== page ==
--The Wyoming Tribune Eagle is reporting that, "the Wyoming Senate advanced a bill Tuesday that supporters say would protect ski resorts from frivolous lawsuits. But opponents say House Bill 32, the Ski Safety Act, will make it harder for skiers and snowboarders to seek legal recourse if they are seriously injured on the slopes." To read more, click here.

--The Burlington Free Press is reporting that, "the news that Vail Resorts plans to buy Stowe Mountain Resort for $50 million was welcomed by Vermont’s ski industry. Insiders saw the move, announced Tuesday, as validation for the state’s ski business by the nation’s biggest and highest profile resort owner and operator...." To read more, click here.

Tuesday, February 21, 2017

How To Wrap a Cordellete

A few years ago I was guiding a multi-pitch line in Red Rock Canyon. Before we launched off the ground, I showed the climbers that I was working with how to wrap up a cordellete.

Their response?

"Oh, it's a Codyball."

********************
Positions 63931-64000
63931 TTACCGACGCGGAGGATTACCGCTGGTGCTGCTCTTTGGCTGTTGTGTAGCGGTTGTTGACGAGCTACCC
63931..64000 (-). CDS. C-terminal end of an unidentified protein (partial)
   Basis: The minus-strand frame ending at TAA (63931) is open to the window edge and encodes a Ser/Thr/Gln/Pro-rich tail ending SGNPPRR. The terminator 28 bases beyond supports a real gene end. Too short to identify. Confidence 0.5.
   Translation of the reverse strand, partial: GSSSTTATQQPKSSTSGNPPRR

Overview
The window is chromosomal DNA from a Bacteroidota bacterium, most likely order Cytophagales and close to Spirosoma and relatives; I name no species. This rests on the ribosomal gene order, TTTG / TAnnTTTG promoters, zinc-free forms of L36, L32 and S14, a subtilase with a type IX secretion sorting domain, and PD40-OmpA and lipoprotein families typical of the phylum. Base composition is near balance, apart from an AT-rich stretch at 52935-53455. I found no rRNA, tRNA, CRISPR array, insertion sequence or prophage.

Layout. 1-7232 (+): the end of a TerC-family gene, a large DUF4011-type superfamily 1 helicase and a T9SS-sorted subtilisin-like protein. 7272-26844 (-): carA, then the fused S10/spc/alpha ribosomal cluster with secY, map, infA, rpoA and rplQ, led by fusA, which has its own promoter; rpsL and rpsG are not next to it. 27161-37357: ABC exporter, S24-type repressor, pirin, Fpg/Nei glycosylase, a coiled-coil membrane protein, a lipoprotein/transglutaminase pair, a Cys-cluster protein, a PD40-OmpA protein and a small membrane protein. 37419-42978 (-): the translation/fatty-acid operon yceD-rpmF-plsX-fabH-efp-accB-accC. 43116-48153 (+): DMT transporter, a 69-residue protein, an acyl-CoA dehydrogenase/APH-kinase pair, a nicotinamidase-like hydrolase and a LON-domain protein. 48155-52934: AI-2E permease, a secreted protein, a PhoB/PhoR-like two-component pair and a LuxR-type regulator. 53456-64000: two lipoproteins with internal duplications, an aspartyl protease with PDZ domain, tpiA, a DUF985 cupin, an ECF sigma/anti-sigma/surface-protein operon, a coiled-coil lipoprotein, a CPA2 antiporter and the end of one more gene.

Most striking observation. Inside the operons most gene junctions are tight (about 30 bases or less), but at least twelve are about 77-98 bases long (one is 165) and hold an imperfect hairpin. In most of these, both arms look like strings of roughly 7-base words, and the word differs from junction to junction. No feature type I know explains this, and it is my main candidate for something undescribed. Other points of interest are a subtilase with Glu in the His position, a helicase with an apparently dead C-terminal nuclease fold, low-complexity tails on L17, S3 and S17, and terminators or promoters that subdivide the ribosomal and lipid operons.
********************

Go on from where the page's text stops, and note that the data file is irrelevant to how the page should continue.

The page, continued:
"A what?" I responded.

"A Codyball," one of the climbers said. "When we were in the Gunks, we had a guide named Cody who showed us this technique. We didn't know what to call it, so we started to call it a Codyball."

So Cody, wherever you are...thank-you. For I too have started to call this technique of wrapping up a cordellete a Codyball.

Before launching into how to tie a Codyball, I'd like to point out that there are many ways to stow a cordellete. The two most popular ways are 1) to simply triple up the cordellete and then tie an eight into it and 2) to tie a Codyball.

It is easier, albeit sloppier to simply tie the cordellete into an eight. In addition to this, it is quite long. A long cordellete -- or anything long hanging off your harness -- can be dangerous when you are mountaineering or ice climbing. Things can get stuck in your crampons when you are not paying attention.

A cordellete tied as an eight.

A Codyball is a little bit harder to make. It requires you to spend a bit of time wrapping up the cord and it can also hang down too far if you are not careful. If you're wearing crampons, always be very careful about how far down things hang.

To make a Codyball:

1) Start with the end of the cordellete in your hand.


2) Wrap the cord around your hand until there is only about two feet left.



3) Take your hand out of the wrap and squeeze that section of cord together.


4) Wrap the remaining cord around the squeezed section. Be sure to capture the strand coming out of the squeezed section so that it all doesn't come unraveled.